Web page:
Managers and marketers say the cost of music videos can range from as low as $5,000 to as high as $250,000, and leap into seven figures for a handful of superstars. And at a moment when music discovery is fragmented and there are no mass media that ensure a large audience for these videos as MTV used to, artist teams have to spend even more if they hope to corral viewers who are overwhelmed with a glut of audio and visual content. “You have to pay for visibility,” one manager says. 

This means that the bang-for-buck ratio on many music videos can be upside down — impact low, cost high — at a time when budgets are already under scrutiny due to a wobbly economy. So instead of spending a chunk of change on a lone three-and-half minute statement, Simmons has found success using that money to shoot a large number of short clips for his artists. 

“You’ll get a whole lot more content out of it,” the manager says. “The frequency of that and how you drop it through an album cycle is frankly critical to building an artist, continuing to remain relevant and be in people’s feeds. It allows for a conversation between an artist and their fans that can be ongoing and move fluidly.”

This is also a more flexible strategy at a time when artists and labels have little control over what is going to be a hit. “The more the song gets out there [via short clips], the better it should do,” the major label marketer says. If that’s not what’s happening, better to learn that before sinking $50,000 into a full video.

There are still instances in which investing in a traditional video makes sense. “The value varies significantly based on genre,” says one senior executive. “For Latin music and for hip-hop, the audience for music discovery really lives very strongly on YouTube. So music videos are a really important aspect of that.”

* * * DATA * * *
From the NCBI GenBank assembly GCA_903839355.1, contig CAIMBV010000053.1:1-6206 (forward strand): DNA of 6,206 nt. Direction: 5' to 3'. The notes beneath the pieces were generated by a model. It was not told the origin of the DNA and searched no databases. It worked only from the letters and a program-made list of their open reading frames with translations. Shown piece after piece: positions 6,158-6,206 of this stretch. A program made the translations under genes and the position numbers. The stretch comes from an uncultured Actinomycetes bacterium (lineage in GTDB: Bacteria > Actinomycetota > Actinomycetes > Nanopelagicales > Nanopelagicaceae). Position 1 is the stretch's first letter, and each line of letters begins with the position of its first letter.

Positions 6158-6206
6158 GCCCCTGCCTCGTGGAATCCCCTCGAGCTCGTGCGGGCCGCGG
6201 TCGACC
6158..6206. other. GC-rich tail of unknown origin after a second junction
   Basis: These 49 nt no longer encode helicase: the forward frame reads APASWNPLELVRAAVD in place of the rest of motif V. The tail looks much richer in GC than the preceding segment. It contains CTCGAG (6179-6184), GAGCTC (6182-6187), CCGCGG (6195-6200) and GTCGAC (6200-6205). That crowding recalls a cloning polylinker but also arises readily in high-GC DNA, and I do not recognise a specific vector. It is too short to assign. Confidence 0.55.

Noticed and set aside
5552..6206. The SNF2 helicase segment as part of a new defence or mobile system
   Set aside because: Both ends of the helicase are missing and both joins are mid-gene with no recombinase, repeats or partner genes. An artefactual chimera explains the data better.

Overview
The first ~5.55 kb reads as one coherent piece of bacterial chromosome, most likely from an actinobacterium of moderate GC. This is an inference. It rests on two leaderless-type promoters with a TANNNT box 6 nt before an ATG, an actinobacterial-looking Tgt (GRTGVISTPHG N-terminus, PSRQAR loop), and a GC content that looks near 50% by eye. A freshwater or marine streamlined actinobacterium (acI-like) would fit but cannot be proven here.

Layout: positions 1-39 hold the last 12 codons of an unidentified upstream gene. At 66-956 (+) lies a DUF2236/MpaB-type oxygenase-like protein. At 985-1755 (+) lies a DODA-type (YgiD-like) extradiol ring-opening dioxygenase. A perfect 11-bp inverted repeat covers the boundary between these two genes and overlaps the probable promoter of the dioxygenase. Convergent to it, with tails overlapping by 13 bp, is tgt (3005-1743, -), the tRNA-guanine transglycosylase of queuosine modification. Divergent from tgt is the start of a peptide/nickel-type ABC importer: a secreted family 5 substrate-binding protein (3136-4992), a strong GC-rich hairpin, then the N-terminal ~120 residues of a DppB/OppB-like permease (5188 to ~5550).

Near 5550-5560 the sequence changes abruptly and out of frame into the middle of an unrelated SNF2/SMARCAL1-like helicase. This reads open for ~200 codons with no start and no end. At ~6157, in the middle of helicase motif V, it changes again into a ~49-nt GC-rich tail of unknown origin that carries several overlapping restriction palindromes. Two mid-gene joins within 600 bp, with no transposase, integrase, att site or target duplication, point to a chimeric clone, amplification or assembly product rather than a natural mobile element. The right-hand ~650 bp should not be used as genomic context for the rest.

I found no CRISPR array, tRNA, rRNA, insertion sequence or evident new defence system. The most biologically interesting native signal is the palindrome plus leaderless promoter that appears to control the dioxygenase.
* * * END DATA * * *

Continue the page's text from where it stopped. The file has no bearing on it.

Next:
On the other hand, “pop and R&B are where music videos are kind of dying, especially for developing artists,” the executive continues. “They don’t move the needle for discovery.” Superstars remain, of course, the exception to every rule: They have both the money and the fervent supporters to do whatever they want. 

While recent videos for singles like Victoria Monet’s “On My Mama” have been well-received thanks to suave choreography, this sort of boost often recedes quickly — unless a song becomes part of a short-form trend. Another way to extend a traditional video’s half-life is by courting controversy: Three of the most widely discussed music videos of this decade are Cardi B and Megan Thee Stallion’s “WAP,” Lil Nas X’s “Montero” and Jason Aldean’s “Try That in a Small Town.” 

Blum believes there’s one more key reason to make a music video: “If a music video is going to make an artist feel fulfilled, then there’s a lot of value in that,” he says. “A happy artist is a good artist.”

“But obviously most people aren’t after that [fulfillment] — they want views,” Blum continues. “If your reason for making a music video is, ‘I want to get as many eyes as possible,’ I don’t think that [presuming you will] is a correct assumption anymore.”